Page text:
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Problematic Ballots May Decide Fate of SeaTac's $15 Wage

Elaine Thompson
Associated Press
In this Tuesday, Oct. 22, 2013 photo, 16-year veteran skycap Fred Harris prepares multiple baggage tags for a traveler at Seattle-Tacoma International Airport in SeaTac, Wash.

Dozens of problematic ballots may determine the fate of an initiative to establish a $15 minimum wage for many workers in SeaTac.

The ballot measure was winning by just 43 votes Tuesday as officials in King County resumed counting ballots. There are likely hundreds more votes to count due to the lengthy ballot-collection process caused by the state's vote-by-mail system.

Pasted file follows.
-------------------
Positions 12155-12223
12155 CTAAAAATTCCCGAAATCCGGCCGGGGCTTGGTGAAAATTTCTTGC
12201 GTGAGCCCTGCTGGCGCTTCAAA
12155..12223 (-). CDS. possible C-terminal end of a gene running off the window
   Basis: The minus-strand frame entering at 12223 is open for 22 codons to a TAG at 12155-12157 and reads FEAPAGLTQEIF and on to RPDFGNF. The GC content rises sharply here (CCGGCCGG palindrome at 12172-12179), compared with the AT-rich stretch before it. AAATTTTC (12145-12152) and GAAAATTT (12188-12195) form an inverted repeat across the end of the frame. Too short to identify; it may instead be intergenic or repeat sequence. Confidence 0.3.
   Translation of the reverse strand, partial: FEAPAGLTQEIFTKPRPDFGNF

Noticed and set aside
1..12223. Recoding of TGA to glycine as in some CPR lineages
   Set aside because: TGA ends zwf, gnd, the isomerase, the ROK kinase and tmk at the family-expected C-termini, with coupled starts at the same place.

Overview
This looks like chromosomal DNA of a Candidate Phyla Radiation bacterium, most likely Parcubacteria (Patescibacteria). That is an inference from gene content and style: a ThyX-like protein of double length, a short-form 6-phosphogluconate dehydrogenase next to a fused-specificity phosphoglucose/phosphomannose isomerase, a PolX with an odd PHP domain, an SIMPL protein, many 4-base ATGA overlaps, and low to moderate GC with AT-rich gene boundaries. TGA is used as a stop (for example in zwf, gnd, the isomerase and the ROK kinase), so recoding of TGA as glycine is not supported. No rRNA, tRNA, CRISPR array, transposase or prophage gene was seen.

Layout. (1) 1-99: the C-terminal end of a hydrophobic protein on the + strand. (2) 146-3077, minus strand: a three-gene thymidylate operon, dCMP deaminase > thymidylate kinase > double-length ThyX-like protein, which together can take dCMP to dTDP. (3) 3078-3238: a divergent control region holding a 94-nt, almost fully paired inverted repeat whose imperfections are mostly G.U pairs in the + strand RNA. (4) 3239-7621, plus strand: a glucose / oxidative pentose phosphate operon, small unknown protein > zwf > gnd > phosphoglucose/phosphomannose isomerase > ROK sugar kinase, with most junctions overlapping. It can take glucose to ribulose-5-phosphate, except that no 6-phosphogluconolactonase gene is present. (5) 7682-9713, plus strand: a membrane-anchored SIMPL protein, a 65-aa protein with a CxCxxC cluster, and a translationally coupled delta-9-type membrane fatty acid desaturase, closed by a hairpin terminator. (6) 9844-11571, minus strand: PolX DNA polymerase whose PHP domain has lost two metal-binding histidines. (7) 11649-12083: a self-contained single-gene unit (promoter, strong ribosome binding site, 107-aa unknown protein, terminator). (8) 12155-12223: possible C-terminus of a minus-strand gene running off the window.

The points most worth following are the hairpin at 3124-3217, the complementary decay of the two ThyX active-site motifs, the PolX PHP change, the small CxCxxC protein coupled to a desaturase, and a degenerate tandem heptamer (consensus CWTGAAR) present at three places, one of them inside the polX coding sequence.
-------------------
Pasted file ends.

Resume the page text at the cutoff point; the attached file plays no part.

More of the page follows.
The campaigns say they also have a list of about 150 voters who had signatures on their ballots that did not match records.

"That’s a big difference," said Heather Weiner, spokesperson for the Yes for SeaTac campaign. “If you ever thought your vote didn’t count, this is a great example once again, in Washington state, about how every vote is important.”

Both sides are working to contact favorable voters who have signature problems, asking them to return paperwork that will "finalize their ballots. Other ballots in which the voter's intent is in question will be resolved during a canvassing process in the coming days.


Bellamy Pailthorp covers the environment for KNKX with an emphasis on climate justice, human health and food sovereignty. She enjoys reporting about how we will power our future while maintaining healthy cultures and livable cities. Story tips can be sent to